How To Tech: Why it’s important to turn on Apple’s new Stolen Device Protection

The iPhone 15 Pro is shown on Sept. 12 after its introduction on the Apple campus in Cupertino, Calif. (AP Photo/Jeff Chiu)

LONDON — You’re in a crowded bar when a thief watches you unlock your iPhone with your passcode, then swipes it. That sinking feeling hits when you realize it’s gone, along with priceless photos, important files, passwords on banking apps and other vital parts of your digital life.

Apple rolled out an update to its iOS operating system this week with a feature called Stolen Device Protection that makes it a lot harder for phone thieves to access key functions and settings. Users are being urged to turn it on immediately.


Here’s how to activate the new security option and why it’s so important:

How does Stolen Device Protection work?

Stolen Device Protection keeps track of a user’s “familiar locations,” such as their home or workplace, and adds extra biometric security hoops to jump through if someone tries to use the device to do certain things when it’s away from those places.

It also reduces the importance of passcodes, which thieves can steal by peering over someone’s shoulder or threatening and forcing victims to hand them over, in favor of “biometric” features such as faces or fingerprints that are a lot harder to duplicate.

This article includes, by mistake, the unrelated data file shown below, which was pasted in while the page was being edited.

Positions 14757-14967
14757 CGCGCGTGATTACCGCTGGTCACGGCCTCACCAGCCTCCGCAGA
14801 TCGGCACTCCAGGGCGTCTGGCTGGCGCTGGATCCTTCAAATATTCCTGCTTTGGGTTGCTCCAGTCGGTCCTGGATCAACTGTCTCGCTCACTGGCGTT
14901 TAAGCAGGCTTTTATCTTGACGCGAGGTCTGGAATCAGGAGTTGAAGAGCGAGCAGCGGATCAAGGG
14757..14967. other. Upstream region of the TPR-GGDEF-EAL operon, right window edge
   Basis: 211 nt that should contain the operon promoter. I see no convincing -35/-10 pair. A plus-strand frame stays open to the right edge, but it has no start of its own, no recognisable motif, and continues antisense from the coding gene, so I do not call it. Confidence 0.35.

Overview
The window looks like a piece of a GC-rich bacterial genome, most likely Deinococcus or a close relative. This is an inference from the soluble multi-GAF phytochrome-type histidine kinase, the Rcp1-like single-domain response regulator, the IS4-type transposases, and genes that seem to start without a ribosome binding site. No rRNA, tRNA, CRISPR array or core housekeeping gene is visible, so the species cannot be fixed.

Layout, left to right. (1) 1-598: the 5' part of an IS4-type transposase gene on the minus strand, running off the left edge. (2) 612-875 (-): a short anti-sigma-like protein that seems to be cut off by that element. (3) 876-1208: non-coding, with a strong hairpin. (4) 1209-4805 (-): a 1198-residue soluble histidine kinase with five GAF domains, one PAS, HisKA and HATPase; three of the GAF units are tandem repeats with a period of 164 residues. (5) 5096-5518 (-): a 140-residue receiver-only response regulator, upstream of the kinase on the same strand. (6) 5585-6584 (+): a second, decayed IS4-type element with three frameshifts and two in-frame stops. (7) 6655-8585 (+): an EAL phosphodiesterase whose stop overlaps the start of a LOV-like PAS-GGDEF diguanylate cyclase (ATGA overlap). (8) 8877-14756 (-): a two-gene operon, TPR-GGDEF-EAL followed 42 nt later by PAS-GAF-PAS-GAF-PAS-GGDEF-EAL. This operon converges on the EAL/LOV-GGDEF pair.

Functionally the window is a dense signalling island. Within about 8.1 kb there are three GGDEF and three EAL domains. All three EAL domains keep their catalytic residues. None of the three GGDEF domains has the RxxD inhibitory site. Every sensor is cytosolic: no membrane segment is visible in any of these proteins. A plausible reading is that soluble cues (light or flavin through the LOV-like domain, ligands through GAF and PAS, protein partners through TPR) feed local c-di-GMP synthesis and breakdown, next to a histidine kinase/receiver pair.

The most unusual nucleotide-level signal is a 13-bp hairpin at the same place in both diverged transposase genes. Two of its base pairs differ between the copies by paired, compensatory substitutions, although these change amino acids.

Let’s say the bar thief that snatched your iPhone tries to erase its contents and settings to sell it. With Stolen Device Protection turned on, the phone will now require a Face ID or Touch ID scan to verify that person is the rightful owner.

And that’s the only way — the new feature doesn’t let someone use the passcode or any other backup method.

Other actions that will trigger this feature if it’s not at a familiar place include using passwords saved in Keychain or payment methods saved in Safari, turning off Lost Mode, applying for a new Apple Card or using the iPhone to set up a new device.

There’s also a second layer designed to slow down thieves trying to access critical security settings. If someone tries to, say, sign out of an Apple ID account, change the passcode or reset the phone while it’s in an unfamiliar location, they’ll have to authenticate using Face ID or Touch ID, wait an hour, then do a second facial or fingerprint scan.

Changing an Apple ID password, updating Apple ID security settings, adding or removing Face or Touch ID, and turning off the Find My device feature or Stolen Device Protection also will trigger this feature.

“The security delay is designed to prevent a thief from performing critical operations so that you can mark your device as lost and make sure your Apple account is secure,” the company said. “When your iPhone is in a familiar location, these additional steps will not be required and you can use your device passcode like normal.”

How do I activate it?

It’s simple — if you know where to look.

First, download and update your iPhone or iPad with the latest iOS update. Then go to your settings, scroll down to “Face ID &Passcode” or “Touch ID &Passcode” and enter your passcode. Scroll down and you’ll see Stolen Device Protection.

Depending on your iPhone model, you’ll need to tap or toggle to turn it on or off. Make sure you’ve first activated two-factor authentication and Find My device for your Apple ID account, or it won’t show up.

What devices does it apply to?

IPhone XS and newer models, including second- and third-generation SE models.

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